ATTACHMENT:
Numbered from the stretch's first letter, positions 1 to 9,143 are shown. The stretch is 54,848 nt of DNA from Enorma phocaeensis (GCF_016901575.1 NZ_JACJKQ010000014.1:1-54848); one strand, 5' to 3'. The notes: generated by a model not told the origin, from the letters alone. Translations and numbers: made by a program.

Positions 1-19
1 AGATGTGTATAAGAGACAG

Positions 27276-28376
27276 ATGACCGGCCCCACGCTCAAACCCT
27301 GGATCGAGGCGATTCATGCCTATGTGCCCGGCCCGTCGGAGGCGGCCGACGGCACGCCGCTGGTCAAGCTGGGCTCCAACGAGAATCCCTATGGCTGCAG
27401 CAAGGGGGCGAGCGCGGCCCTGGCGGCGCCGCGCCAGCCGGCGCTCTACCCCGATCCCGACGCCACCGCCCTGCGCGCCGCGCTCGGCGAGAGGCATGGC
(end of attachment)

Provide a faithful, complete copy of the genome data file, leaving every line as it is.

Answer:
Numbered from the stretch's first letter, positions 1 to 9,143 are shown. The stretch is 54,848 nt of DNA from Enorma phocaeensis (GCF_016901575.1 NZ_JACJKQ010000014.1:1-54848); one strand, 5' to 3'. The notes: generated by a model not told the origin, from the letters alone. Translations and numbers: made by a program.

Positions 1-19
1 AGATGTGTATAAGAGACAG

Positions 27276-28376
27276 ATGACCGGCCCCACGCTCAAACCCT
27301 GGATCGAGGCGATTCATGCCTATGTGCCCGGCCCGTCGGAGGCGGCCGACGGCACGCCGCTGGTCAAGCTGGGCTCCAACGAGAATCCCTATGGCTGCAG
27401 CAAGGGGGCGAGCGCGGCCCTGGCGGCGCCGCGCCAGCCGGCGCTCTACCCCGATCCCGACGCCACCGCCCTGCGCGCCGCGCTCGGCGAGAGGCATGGC